VATICAN CITY — Pope Francis on Thursday hailed a foundation that has helped vulnerable children and mothers for the past 30 years as “a sign of hope.”

The pope told members of the Arché Foundation that he was grateful for their work during a meeting in the Clementine Hall in the Vatican’s Apostolic Palace on Sept. 2.



“Your welcoming communities are a sign of hope first of all for them, for these women and their children. But they are also a sign of hope for you who share your lives with them; and for the volunteers, the young people, the young couples, who in these communities experience service not only for the poor -- which is very good -- but even better with the poor,” he said.

The Arché Foundation was founded by Fr. Giuseppe Bettoni in Milan, northern Italy, in 1991 to help HIV-positive children and their families. Today, the foundation offers support and care services to vulnerable children and their families.



In his address, the pope thanked Bettoni for his 30 years of service, joking that the young-looking priest must have begun the project after his First Communion.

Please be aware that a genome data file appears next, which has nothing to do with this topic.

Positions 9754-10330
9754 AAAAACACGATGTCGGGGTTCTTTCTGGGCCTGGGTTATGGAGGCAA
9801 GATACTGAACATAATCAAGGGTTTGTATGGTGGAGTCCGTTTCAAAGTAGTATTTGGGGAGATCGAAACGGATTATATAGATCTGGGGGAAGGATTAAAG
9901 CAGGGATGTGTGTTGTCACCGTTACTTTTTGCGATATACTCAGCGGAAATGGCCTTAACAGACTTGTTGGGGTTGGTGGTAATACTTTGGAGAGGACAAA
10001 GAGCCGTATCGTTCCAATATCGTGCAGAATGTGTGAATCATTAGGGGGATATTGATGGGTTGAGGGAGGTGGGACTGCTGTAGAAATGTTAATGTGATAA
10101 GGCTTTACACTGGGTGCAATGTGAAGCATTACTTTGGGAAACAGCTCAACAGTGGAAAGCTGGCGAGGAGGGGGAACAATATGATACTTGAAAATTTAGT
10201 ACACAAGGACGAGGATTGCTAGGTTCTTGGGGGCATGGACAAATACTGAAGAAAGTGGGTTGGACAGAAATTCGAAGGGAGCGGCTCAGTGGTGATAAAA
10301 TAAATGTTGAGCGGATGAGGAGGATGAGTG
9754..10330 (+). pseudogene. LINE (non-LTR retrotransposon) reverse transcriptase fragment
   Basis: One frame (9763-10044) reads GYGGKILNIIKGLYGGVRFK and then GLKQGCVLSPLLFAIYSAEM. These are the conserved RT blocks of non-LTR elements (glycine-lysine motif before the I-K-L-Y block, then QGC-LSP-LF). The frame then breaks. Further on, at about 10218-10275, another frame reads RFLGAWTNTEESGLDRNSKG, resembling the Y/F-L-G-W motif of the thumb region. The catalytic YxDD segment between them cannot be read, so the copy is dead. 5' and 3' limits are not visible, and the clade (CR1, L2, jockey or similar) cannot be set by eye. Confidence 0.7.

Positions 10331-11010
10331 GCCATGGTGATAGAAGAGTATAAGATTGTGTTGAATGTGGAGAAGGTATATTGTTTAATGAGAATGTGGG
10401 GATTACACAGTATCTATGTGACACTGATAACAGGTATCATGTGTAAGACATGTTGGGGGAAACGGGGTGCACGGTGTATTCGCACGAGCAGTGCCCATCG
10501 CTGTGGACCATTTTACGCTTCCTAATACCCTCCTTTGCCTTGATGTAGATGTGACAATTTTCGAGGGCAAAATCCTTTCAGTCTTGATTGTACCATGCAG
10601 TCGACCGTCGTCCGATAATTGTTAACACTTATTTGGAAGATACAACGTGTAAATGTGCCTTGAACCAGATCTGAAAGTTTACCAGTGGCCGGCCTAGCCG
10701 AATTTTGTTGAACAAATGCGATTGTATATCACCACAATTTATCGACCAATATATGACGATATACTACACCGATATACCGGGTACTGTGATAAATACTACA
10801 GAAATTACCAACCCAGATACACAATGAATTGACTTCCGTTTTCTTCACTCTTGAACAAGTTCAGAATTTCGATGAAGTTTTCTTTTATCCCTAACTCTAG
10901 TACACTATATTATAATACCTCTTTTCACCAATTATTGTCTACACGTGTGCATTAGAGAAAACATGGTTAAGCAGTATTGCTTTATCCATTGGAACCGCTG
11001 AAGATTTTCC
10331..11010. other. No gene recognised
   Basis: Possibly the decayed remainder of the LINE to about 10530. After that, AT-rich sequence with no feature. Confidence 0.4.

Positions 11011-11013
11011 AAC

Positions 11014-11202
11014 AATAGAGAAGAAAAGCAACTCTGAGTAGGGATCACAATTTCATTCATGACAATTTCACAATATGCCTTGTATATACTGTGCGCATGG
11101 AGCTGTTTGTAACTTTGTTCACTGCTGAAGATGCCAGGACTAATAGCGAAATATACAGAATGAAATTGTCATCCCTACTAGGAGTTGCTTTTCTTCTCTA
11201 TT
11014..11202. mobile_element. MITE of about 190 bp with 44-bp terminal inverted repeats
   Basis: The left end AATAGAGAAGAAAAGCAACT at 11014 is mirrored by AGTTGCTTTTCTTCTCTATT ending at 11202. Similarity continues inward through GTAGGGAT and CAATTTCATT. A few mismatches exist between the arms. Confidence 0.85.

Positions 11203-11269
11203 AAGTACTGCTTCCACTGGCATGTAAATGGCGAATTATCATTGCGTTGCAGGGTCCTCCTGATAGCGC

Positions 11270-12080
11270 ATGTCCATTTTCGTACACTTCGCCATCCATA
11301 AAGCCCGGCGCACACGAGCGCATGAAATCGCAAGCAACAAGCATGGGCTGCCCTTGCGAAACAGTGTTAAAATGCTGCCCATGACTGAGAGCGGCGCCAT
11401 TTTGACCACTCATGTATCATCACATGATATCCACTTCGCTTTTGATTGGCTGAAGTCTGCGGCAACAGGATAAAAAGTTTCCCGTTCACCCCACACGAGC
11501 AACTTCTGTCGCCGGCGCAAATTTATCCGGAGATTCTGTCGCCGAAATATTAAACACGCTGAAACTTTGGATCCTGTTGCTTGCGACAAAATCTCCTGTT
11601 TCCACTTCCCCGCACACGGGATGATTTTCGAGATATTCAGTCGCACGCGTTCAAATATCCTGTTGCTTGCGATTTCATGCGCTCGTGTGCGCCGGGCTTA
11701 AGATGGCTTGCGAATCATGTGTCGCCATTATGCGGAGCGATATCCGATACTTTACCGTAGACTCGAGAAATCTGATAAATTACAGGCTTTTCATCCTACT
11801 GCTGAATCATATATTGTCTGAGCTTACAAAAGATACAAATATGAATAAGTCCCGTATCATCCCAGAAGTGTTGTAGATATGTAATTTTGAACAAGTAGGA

He noted that the foundation’s name is an Ancient Greek word meaning “beginning.”



He said: “You have called it Arché, which recalls the origin, the beginning, and we know that in the beginning there is Love, the love of God.”

“All that is life, all that is beautiful, good and true comes from there, from God who is love, just as human life comes from a mother’s heart and womb, and just as Jesus came from a mother’s heart and womb, who is Love made flesh, made man.”



He continued: “And so, in this logic, in the beginning, there are the faces: for you, they are the faces of those mothers and children whom you have welcomed and helped to free themselves from the bonds of violence and mistreatment. Also migrant women who carry in their flesh dramatic experiences.”

He said that the group ensured that the familiar icon of the Mother and Child did not remain simply “a pretty picture.”

“You have translated it into a concrete experience, made up of stories and specific faces,” he said. “This certainly means problems, difficulties, hardships... But at the same time, it means joy, the joy of seeing that sharing opens up paths to freedom, rebirth, and dignity.”



He observed that the foundation would shortly inaugurate a house in Rome that will be home to a new community.

“May it be a place where you live God’s style, which is closeness, tenderness, and compassion. And may the structure always be at the service of people, not the other way around,” he said.

“May the Holy Spirit always renew in you the joy of the Gospel, and may Our Lady protect you. Please pray for me too. Thank you!”